BVA and Gallup International questioned 64,203 people in 53 countries - including Brazil, China, France Germany, India, Russia, the UK and US - to gauge public sentiment worldwide.
Overall, the research stated that respondents could effectively be split into two separate camps: the "confident" in fast-growth economies and "the scared" in more developed regions.
It also argued the word "prosperity" had essentially been "erased" from the popular vocabulary in the latter areas thanks to the recession.
While appraising the financial prospects for 2011, 30% of those polled globally expected an improvement, 36% thought conditions may largely match 2010, and 28% anticipated a decline on this metric.
The net balance between positive and negative opinions about the potential fiscal environment in Brazil, Russia, India and China - collectively known as the BRICs - hit 35 points.
Totals peaked at 61 points in Vietnam, measured against scores of –23 points in Western Europe and –8 points in the United States.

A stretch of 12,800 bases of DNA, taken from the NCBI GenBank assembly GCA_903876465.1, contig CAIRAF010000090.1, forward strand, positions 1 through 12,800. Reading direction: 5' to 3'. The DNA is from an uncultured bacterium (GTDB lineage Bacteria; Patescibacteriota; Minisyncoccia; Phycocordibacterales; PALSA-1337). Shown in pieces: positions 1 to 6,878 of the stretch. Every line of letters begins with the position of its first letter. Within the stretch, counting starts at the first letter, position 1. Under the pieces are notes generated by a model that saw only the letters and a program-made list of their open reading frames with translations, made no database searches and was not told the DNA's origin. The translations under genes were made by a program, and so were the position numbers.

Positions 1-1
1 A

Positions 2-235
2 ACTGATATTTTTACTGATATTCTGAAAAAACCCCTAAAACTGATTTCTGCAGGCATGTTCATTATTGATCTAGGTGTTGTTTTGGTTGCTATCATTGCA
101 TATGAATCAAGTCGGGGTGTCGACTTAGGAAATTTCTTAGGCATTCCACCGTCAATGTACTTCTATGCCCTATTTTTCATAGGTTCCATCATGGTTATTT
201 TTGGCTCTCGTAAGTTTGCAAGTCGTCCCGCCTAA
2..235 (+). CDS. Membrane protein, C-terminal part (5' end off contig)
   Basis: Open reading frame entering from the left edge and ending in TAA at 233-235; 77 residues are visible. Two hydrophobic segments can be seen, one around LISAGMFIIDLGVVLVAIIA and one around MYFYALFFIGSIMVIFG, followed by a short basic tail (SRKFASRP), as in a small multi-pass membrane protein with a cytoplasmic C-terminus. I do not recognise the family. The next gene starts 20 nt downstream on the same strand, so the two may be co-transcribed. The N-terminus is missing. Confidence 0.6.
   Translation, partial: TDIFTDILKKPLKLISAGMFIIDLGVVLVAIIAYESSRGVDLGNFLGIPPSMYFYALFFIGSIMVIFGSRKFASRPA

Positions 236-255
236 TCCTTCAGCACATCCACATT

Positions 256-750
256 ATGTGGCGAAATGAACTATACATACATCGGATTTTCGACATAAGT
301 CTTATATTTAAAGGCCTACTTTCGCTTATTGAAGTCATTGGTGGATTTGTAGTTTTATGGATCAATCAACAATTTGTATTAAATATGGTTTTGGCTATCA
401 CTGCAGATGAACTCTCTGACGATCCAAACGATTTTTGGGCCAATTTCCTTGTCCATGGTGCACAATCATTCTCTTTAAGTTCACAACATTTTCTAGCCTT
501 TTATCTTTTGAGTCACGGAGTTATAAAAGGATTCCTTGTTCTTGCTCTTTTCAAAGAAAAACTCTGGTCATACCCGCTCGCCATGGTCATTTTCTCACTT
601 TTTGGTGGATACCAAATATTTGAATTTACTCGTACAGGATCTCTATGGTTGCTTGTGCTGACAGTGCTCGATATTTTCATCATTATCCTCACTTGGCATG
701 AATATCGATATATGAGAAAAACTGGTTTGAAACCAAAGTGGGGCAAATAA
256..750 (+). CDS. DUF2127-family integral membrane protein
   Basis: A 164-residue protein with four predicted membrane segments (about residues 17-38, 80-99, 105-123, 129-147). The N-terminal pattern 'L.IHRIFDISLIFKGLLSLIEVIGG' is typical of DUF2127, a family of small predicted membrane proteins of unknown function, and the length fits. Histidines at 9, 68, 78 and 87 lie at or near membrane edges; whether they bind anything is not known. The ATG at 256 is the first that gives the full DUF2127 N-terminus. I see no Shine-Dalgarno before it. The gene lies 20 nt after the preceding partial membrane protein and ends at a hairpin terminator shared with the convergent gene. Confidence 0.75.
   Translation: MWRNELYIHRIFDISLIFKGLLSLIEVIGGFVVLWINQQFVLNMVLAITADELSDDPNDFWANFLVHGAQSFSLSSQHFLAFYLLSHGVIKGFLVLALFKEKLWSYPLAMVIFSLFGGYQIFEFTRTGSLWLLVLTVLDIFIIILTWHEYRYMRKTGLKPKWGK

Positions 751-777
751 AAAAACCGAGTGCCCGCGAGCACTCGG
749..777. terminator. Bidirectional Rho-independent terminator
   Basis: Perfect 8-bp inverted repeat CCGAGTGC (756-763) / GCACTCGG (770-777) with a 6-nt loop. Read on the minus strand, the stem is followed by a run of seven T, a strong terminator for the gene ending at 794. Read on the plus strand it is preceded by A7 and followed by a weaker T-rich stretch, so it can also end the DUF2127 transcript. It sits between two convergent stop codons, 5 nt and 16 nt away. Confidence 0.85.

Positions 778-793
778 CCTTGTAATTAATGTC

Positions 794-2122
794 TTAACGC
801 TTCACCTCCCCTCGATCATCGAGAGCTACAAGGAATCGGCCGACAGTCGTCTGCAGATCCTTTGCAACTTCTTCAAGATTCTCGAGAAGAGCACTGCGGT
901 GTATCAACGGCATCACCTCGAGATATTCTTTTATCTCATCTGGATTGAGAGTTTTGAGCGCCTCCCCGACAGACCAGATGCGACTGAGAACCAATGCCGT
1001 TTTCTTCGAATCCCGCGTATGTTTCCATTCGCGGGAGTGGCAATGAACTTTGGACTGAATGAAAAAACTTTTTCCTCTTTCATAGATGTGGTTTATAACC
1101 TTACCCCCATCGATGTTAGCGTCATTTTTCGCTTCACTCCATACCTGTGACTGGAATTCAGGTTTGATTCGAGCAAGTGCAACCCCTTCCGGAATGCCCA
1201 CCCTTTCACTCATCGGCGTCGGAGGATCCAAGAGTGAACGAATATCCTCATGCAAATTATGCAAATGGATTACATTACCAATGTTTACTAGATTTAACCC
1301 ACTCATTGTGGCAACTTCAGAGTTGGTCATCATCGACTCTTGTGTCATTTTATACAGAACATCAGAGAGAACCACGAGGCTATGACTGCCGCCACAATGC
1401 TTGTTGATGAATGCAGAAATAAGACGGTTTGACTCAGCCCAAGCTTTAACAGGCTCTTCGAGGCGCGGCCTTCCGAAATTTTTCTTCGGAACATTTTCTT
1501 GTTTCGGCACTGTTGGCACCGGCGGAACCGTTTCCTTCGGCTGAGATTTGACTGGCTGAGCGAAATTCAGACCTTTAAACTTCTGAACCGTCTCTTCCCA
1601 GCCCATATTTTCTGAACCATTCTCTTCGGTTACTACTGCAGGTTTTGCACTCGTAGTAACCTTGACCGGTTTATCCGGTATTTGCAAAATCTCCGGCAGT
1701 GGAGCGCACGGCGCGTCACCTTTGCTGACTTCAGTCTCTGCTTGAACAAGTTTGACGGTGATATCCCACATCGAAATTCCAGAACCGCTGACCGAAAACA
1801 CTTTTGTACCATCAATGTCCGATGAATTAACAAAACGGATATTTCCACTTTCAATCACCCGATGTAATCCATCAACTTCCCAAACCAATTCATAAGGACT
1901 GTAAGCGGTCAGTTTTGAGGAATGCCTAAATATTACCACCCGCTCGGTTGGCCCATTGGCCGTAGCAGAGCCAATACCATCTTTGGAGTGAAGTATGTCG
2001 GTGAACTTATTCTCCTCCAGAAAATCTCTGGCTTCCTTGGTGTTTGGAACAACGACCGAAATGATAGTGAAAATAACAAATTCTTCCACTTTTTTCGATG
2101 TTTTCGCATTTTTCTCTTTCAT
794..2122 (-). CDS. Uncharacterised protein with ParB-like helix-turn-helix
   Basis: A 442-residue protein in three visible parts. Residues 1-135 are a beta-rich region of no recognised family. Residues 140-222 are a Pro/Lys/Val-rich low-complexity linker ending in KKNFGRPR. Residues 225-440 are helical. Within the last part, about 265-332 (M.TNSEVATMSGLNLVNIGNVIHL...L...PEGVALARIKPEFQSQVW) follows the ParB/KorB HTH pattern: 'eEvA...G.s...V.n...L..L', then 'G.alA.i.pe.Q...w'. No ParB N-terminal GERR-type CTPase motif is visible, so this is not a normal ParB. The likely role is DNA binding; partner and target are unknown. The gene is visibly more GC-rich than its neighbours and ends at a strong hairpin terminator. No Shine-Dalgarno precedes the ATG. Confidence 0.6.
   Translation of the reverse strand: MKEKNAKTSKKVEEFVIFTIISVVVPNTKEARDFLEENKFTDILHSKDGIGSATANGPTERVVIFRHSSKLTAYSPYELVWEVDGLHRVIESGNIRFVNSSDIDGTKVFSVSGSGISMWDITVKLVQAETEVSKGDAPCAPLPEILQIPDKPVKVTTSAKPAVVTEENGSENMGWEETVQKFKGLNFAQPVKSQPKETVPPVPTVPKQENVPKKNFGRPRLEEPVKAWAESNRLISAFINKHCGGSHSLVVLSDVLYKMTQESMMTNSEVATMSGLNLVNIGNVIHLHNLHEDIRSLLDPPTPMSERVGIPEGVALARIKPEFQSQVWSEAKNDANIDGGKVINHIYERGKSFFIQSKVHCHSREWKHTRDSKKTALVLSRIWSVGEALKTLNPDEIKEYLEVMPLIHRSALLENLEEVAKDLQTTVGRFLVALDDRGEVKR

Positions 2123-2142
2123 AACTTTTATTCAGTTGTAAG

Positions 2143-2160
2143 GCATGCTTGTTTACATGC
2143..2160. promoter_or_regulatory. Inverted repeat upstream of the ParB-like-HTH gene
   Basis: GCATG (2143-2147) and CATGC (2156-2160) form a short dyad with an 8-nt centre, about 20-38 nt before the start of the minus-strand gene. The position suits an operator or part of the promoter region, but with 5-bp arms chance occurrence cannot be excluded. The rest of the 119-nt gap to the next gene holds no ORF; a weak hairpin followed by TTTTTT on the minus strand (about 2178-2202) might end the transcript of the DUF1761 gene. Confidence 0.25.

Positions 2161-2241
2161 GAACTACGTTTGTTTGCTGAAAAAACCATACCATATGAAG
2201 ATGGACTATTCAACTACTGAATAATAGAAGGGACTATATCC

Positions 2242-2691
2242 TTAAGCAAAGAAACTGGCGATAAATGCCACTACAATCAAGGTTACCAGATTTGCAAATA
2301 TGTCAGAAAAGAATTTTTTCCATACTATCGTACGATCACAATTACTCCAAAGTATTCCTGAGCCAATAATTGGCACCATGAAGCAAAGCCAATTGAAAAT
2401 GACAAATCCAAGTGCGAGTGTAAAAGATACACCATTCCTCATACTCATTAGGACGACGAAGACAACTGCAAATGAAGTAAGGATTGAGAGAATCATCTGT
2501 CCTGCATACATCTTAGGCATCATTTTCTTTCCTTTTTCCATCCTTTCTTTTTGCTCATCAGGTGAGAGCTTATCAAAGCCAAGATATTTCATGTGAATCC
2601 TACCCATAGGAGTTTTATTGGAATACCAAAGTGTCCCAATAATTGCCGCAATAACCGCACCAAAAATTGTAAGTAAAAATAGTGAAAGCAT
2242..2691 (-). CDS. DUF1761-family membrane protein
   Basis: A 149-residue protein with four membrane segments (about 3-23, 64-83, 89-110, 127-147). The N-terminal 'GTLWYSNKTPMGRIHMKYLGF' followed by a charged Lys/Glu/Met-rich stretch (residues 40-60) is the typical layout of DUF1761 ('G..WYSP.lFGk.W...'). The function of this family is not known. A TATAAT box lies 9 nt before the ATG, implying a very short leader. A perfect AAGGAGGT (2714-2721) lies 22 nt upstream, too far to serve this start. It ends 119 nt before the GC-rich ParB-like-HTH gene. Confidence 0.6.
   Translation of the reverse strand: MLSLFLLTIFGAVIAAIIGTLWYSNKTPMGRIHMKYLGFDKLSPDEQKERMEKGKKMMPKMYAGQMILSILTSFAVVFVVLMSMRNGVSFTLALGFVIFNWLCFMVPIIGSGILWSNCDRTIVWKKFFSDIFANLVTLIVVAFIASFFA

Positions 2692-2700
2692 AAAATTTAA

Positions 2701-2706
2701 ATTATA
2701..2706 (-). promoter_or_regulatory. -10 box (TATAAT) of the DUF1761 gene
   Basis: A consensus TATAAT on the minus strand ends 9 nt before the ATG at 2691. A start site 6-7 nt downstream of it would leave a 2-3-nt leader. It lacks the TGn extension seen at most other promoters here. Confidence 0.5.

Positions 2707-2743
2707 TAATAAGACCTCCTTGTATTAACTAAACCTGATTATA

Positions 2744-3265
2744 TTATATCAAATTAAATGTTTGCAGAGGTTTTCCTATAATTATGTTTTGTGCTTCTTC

Indeed, 61% of French adults feared the climate would continue to worsen, a perception reaching 52% regarding the UK, 48% among the Spanish panel and 41% in Italy.
Interviewees in Nigeria and Vietnam displayed the greatest buoyancy, as 72% and 70% of contributors in these nations respectively suggested the outlook was good.
Figures stood at 58% in China, although the average across the BRICs constituted a comparatively modest 49%.
However, this still considerably outpaced the 25% generated by North Americans and 15% relating to Western Europe.
When assessing their individual situation, 43% of the worldwide audience believed personal circumstances were in line to get better, 32% agreed things should remain the same and 19% predicted a decline.
A 63% majority of BRIC shoppers foresaw favourable trends, slipping to 45% concerning North America and 26% covering Western Europe.
Some 80% of Nigerians assumed such a viewpoint, as did 73% of Brazilians, falling to 30% of Germans and 15% of French participants.
In terms of the difference between upbeat and downbeat attitudes, the African sample recorded 76 points, a number standing at 54 points in Latin America, 24 points for North America and 23 points in Asia.
Eastern and Central Europe delivered a positive gap of seven points and the Middle East secured six points, but Western Europe posted a zero balance.
Serbia topped the list of gloomy countries, as 51% of residents worried 2011 would see their circumstances deteriorate, a perspective held by 48% of Russians, and over two-thirds of Czechs and Ukrainians.
Data sourced from BVA; additional content by Warc staff